One of the tips & tricks he offered for obtaining a letter of recommendation is to keep in mind the following three questions:
1. Who do you ask?
Attending, mentor or Department chair
2. When do you ask?
Core clinical year, during an advanced rotation or few months after a rotation
3. What do you give them?
CV, PS, highlights of your interaction, and a letter writing guide if available
Dr. Olivia Richamn also gave a workshop on 'Thrivers Guide to Medical School' that had students laughing out loud with her anecdotes as a medical student and the challenges she faced when she was kicked out of medical school. Part of her presentation served to promote her book, which bears the same title as the workshop. Dr. Richman managed to complete her studies in family medicine, a profession she currently practices, and is also a content creator for YouTube.
"As a first generation student, I think events like this are very important. It teaches you about mentorship, guidance, and resources that a lot of students don't have. This event provides all you need to learn [about being a Latino in medical school] in such little time," added Ashley Timmons, another student who attended the LMSA-NE conference.
An event organized by students for students
The LMSA-NE executive board is composed entirely of medical students committed to the diversity and health of the Latino community. What is even more impressive is that, despite their busy academic schedules, it was these same students who organized the 50th annual LMSA-NE conference.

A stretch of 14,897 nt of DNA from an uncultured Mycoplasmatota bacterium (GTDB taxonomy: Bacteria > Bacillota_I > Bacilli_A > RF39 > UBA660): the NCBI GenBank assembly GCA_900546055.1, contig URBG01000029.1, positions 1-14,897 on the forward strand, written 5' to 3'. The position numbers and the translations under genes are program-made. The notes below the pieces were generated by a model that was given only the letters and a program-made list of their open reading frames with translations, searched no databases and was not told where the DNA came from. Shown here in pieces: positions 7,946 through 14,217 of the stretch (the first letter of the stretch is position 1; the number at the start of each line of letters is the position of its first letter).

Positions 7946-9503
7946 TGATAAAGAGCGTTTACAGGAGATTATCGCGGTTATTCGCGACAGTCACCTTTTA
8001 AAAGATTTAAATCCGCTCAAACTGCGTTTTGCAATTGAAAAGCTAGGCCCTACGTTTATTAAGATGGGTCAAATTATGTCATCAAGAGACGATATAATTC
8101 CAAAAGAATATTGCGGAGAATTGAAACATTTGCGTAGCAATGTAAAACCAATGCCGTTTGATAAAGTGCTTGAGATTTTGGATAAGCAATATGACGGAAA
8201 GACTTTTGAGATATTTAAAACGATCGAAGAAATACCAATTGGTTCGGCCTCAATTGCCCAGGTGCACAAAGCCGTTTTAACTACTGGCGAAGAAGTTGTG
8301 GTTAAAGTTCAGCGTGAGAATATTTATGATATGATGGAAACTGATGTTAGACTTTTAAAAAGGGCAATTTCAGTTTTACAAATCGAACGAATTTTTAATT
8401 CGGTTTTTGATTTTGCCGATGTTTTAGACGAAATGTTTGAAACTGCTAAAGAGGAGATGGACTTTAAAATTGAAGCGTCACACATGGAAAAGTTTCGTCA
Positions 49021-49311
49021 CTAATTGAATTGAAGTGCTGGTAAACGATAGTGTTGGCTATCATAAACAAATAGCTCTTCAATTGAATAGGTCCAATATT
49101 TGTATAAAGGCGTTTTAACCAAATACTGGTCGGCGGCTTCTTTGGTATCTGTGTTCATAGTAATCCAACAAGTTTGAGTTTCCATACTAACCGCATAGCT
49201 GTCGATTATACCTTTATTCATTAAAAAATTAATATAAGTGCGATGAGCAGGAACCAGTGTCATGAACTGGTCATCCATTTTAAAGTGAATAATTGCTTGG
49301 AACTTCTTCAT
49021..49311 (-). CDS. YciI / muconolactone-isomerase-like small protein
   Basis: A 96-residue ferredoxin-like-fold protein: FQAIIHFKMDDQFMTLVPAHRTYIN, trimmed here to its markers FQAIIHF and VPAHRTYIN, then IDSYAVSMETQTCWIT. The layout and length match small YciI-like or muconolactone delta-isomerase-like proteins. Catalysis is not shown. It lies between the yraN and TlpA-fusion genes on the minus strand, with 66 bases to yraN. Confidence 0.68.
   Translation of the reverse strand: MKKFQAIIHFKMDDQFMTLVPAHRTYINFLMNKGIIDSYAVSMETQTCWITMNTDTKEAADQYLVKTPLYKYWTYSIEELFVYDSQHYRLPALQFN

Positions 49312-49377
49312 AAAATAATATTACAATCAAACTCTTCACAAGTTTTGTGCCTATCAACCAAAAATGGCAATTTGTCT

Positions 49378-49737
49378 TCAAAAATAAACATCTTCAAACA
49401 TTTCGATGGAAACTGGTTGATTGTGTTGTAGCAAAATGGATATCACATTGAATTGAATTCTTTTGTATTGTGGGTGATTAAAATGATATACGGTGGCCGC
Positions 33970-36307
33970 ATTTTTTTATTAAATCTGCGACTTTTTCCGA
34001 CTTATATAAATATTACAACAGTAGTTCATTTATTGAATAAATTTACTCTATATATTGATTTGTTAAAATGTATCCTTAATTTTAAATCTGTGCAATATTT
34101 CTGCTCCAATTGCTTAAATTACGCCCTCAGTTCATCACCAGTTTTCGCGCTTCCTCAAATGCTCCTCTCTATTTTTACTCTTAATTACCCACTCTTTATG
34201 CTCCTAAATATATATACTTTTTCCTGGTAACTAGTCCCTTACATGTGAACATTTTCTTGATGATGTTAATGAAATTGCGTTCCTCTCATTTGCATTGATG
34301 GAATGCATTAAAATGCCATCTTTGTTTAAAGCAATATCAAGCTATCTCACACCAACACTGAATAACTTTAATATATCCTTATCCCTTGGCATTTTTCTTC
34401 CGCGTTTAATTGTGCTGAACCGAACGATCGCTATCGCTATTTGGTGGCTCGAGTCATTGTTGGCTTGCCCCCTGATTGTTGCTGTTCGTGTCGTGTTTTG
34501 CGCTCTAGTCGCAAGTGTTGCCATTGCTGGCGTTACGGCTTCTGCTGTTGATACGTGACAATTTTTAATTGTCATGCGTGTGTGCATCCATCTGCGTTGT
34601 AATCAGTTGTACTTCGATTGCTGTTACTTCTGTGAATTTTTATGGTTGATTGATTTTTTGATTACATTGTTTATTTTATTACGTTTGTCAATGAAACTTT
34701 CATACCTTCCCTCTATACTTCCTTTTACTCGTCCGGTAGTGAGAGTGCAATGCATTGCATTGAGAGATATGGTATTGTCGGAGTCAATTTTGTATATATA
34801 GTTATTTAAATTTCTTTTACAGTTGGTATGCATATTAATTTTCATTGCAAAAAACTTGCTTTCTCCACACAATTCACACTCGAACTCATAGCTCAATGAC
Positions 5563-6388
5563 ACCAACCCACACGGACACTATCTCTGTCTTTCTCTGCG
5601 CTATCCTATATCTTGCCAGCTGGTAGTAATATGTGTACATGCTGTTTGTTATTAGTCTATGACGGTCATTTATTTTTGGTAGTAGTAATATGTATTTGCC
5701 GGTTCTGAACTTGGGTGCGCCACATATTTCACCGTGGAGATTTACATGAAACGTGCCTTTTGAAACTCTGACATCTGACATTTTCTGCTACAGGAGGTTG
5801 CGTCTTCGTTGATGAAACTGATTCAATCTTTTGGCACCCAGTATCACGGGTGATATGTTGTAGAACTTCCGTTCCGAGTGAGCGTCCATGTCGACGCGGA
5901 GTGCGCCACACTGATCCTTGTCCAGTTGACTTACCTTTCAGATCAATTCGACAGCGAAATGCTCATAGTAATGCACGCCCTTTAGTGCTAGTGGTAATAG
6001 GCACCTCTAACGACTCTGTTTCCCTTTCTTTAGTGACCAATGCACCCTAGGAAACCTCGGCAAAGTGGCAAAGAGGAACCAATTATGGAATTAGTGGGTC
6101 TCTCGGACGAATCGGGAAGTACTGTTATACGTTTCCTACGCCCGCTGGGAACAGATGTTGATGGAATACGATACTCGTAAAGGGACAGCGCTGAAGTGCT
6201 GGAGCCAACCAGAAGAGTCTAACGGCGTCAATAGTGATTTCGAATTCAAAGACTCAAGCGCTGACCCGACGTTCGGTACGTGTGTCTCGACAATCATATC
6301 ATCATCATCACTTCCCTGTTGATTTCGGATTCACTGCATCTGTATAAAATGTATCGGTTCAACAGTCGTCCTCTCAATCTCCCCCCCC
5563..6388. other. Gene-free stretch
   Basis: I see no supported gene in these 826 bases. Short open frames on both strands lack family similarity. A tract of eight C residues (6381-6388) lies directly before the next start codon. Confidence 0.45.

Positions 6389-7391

"We really just want to promote a space where all Latinos in their paths from high school, pre medical and college medical students can come together and give them opportunities to network and learn skills. Because that's the future of healthcare... We need people that can take care of the Spanish speaking and Latin America patients," said Carolina Lopez-Silva, conference co-chair and third year medical student at Johns Hopkins.
Jordan Juarez and Claudia Torres, co-directors of the LMSA-NE, explained to AL DÍA the organizational structure they implemented to successfully carry out the conference. The team was divided into groups of 8 to organize the different parts of the conference, such as the research symposium, med sessions, breakout sessions, catering, event promotion, among others. In addition, leaders were selected to lead and make the final decisions for each group.
Torres is a fourth-year medical student at Mount Sinai, while Juarez completed his third year at the Lewis Katz School of Medicine at Temple University and was recently admitted to a year-long research fellowship at the National Institutes of Health (NIH) called the NIH Medical Research Scholars Program (MRSP).
Through MRSP, Juarez joined the Minority Health and Health Disparities Population Laboratory within the National Heart, Lung, and Blood Institute in Bethesda, Maryland. There, his work focuses on utilizing large national data bases to investigate health care disparities in racial and ethnic minority populations across the United States, with an emphasis on understanding the role that social determinants of health have on chronic conditions such as heart disease and diabetes.
Get to know: LMSA-NE
What began as a Civil Rights Movement in 1969, LMSA-NE now stands as an organization with more than 40 medical school chapters and 1300 student members, extending north to Maine, south to Washington, DC, and now to Western Pennsylvania, with new chapters and members joining every year.
Currently, the LMSA is divided by chapters and regions: Midwest, Northeast, Southeast, Southwest and West.
Locally, the universities in Philadelphia with LMSA-NE chapters are: Temple University, Drexel University, the University of Pennsylvania, Philadelphia College of Osteopathic Medicine, and Thomas Jefferson University.